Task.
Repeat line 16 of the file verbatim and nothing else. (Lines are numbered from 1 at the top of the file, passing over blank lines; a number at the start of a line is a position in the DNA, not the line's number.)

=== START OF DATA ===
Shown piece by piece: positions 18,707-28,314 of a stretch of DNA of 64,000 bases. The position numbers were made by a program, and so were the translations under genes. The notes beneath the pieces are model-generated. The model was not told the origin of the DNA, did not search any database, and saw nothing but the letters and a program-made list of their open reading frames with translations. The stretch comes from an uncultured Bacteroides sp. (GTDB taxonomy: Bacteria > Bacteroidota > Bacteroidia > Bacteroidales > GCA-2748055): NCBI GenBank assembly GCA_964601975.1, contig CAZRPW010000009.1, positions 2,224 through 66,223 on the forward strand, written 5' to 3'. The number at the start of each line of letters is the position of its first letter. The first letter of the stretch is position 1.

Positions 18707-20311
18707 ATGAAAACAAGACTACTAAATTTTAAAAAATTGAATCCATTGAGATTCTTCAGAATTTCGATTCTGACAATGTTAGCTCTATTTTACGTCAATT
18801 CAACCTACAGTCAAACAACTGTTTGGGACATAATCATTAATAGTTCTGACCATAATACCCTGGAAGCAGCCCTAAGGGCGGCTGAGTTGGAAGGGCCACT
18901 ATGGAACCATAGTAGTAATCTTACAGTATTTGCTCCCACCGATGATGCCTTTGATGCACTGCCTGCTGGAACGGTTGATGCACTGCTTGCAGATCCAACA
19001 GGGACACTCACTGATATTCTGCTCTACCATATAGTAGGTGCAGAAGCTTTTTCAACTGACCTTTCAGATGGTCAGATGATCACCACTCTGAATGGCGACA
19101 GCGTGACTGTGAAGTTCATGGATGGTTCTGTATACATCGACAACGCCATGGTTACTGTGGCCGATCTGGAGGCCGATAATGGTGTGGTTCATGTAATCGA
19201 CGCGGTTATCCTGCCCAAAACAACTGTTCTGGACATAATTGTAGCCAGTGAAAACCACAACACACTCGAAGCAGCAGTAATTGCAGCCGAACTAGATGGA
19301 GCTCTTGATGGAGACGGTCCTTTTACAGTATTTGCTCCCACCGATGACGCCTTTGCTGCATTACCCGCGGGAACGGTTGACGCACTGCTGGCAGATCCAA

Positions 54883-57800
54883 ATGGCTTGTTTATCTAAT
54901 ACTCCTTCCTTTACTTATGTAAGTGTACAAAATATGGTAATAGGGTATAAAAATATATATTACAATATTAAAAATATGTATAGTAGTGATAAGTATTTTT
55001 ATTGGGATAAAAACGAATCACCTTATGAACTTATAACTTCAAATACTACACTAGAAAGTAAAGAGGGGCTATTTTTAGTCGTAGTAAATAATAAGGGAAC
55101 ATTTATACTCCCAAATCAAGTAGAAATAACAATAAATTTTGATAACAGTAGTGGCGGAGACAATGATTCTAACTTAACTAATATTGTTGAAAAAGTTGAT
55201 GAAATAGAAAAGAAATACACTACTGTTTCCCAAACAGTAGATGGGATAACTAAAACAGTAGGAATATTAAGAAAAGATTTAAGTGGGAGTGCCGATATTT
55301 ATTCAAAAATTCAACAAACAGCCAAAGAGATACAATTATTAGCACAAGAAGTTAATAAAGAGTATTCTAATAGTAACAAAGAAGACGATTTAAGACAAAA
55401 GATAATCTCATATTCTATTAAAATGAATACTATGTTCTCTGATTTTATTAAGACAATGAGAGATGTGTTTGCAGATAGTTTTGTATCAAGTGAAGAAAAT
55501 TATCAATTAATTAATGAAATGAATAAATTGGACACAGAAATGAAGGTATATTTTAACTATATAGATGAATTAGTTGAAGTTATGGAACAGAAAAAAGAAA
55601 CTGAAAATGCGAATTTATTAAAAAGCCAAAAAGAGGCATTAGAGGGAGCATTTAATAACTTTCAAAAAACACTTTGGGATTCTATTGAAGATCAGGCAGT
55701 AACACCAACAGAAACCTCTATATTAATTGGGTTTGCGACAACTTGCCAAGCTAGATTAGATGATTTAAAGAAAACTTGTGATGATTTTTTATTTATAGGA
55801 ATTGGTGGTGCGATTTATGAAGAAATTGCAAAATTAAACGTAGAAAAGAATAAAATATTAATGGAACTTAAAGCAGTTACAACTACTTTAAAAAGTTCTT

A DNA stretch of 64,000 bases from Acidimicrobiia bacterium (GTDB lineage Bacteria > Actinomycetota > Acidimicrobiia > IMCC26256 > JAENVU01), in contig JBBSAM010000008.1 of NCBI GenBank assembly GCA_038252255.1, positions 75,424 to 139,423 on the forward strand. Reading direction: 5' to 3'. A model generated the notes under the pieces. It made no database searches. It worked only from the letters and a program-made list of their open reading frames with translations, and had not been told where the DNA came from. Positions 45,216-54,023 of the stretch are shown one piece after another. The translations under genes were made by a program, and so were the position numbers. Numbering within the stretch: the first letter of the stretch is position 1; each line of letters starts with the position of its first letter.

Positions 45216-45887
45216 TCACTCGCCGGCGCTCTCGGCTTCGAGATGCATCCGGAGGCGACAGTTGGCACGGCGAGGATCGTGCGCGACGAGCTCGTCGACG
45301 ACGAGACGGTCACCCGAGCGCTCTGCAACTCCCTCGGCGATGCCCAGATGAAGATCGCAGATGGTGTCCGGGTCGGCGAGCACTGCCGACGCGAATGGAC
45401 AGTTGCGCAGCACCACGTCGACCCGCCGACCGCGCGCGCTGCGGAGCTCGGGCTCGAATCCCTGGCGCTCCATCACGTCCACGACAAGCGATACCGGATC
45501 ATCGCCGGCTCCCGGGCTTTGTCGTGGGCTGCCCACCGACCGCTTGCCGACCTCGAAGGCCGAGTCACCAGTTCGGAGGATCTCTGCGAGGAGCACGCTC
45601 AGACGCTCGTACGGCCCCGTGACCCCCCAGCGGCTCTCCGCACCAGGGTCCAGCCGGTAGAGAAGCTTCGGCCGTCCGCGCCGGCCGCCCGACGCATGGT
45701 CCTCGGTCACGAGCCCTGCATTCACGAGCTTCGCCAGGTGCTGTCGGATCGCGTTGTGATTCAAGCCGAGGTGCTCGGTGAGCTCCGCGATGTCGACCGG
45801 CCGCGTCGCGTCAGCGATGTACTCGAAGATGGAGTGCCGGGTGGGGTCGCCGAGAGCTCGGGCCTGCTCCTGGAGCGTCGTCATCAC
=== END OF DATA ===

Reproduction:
55301 ATTCAAAAATTCAACAAACAGCCAAAGAGATACAATTATTAGCACAAGAAGTTAATAAAGAGTATTCTAATAGTAACAAAGAAGACGATTTAAGACAAAA